"Do you know what stealing means?" Officer Golden said.

After an uncomfortably long since, Kurt said, "Taking other people's things?"

They went over much of what Paul and I have discussed with him: it's wrong, people won't trust you, and your friends won't want to hang around with you. Plus, the officer emphasized it being illegal.

"Before you take something," the officer said, "will you ask first?"

Another long pause before Kurt shook his head and quietly said, "Yes."

"Good. Let's shake on that," the officer reached out and the two shook hands.

A few days later Kurt came in from the garage. "Mom, come see," he motioned for me to follow. "Look," he pointed at his golf cart.

I immediately noticed the change. He had taken the Wisconsin Badgers license plate off and replaced it with the Luther Chevrolet plate from Paul's workbench. It was the plastic plate on my car when we purchased it.

"Did dad say you could take that?" I said. It's worthless, but the point was he shouldn't take things that don't belong to him. "Come on. Let's go ask dad."

"I'm not in trouble, am I?" He blinked and his eyes went wide. "I didn't like the "W" on the other one."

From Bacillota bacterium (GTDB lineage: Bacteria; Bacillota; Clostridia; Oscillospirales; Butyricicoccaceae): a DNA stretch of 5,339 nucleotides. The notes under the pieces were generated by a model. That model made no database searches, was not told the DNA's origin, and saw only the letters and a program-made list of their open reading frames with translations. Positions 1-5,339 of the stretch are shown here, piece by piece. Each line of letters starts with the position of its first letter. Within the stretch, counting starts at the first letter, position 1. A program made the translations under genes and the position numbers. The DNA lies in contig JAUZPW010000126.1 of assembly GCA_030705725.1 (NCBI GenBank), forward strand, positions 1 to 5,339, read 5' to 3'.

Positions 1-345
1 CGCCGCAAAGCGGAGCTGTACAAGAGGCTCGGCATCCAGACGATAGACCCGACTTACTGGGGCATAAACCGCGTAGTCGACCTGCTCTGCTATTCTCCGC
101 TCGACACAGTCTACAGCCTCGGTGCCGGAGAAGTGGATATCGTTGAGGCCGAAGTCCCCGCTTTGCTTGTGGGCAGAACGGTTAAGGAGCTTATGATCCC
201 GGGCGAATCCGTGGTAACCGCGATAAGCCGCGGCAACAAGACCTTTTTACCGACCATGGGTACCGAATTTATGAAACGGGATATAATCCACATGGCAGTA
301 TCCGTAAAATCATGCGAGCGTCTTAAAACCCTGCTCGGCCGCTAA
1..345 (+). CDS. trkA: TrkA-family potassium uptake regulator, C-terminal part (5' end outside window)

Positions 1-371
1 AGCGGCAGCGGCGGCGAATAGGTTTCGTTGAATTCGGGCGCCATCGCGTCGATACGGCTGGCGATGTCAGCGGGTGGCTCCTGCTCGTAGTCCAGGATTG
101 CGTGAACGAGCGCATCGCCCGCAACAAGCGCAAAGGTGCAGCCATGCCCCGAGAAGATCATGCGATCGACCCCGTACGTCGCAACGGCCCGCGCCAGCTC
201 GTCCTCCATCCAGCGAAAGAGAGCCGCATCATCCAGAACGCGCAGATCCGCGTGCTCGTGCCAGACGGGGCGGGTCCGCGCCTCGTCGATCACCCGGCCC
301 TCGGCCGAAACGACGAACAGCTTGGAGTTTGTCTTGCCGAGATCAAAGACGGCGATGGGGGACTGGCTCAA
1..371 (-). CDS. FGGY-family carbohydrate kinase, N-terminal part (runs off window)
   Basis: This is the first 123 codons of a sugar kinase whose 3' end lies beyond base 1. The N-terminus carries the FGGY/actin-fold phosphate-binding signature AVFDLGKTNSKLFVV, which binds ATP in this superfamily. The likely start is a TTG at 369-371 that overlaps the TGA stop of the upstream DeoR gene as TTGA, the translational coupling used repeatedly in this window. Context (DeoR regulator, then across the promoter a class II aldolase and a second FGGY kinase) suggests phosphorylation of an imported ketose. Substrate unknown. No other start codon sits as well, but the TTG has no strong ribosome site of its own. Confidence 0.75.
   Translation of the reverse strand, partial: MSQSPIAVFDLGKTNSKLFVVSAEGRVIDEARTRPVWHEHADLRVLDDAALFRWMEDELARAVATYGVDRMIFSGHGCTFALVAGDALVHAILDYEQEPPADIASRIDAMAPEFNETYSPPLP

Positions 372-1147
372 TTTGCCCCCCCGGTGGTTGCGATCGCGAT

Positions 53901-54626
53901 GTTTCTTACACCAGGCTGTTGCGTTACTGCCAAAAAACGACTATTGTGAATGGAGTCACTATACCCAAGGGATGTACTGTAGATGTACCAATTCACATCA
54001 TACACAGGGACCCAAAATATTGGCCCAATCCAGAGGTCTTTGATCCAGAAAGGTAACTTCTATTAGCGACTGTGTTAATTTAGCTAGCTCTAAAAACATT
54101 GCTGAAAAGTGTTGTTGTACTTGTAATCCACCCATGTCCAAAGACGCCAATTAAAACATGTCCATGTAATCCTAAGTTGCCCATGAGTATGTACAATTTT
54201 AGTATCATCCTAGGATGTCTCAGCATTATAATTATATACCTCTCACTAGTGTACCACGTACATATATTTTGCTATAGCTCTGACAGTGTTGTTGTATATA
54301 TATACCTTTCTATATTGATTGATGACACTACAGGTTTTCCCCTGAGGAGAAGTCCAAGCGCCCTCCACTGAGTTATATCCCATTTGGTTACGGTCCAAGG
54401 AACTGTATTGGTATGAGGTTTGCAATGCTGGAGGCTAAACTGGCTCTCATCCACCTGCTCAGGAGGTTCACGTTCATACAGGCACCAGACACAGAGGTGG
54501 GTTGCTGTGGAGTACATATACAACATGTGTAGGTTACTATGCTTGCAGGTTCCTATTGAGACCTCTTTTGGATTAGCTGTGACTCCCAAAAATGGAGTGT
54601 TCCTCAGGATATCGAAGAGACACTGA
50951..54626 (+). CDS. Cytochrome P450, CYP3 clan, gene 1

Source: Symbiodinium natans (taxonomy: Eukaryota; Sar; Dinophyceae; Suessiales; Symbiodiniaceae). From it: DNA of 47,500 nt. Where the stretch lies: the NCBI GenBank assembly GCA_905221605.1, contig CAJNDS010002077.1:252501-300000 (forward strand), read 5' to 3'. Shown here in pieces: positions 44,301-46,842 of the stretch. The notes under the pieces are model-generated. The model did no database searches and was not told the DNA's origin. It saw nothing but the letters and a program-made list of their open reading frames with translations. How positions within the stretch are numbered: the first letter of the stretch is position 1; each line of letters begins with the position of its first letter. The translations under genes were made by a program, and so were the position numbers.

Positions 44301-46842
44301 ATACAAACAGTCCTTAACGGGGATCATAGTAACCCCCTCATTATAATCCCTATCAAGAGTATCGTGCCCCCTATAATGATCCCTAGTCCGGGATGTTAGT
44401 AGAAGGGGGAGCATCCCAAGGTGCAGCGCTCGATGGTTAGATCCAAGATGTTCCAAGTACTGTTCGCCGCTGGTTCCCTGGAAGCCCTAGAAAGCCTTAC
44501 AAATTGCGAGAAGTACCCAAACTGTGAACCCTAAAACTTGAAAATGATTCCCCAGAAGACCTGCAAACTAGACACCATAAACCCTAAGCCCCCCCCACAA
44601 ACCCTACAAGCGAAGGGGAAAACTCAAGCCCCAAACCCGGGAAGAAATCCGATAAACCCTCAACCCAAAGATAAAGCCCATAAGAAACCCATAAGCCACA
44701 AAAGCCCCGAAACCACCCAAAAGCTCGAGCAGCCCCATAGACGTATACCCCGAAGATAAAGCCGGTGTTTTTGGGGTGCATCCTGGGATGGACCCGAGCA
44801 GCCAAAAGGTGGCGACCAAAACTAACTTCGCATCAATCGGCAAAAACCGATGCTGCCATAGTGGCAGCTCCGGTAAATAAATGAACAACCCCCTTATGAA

The Badgers plate had a large red "W" and I was struck by the fact he knew the letter. He doesn't read, so any recognition of the alphabet gives me pause. I don't know what Kurt knows. He reveals some knowledge, at moments like this, in passing. During the years when I tried to teach him the alphabet, he wouldn't have said "W" for a million bucks.

Back to the subject at hand, I was calm. There was no alarm in my voice. There was no feeling that I owned his behavior. I was fully detached. We weren't reacting emotionally.

"Remember? The police officer said to ask first before you take something," I said.

We found Paul in the bedroom. "Go ahead, ask him."

"Can I have the red license for my golf cart?" Kurt said.

Paul shrugged. "I don't care."

"See, you just have to ask first," I said.

I don't know if we've made any progress. Kurt's behavior hadn't changed, he still took something without asking, but my reaction had. Maybe, with a little more calm on my part, we can have these teachable moments. And with some reinforcement, we can get the "ask" before the "take."

Kurt at 19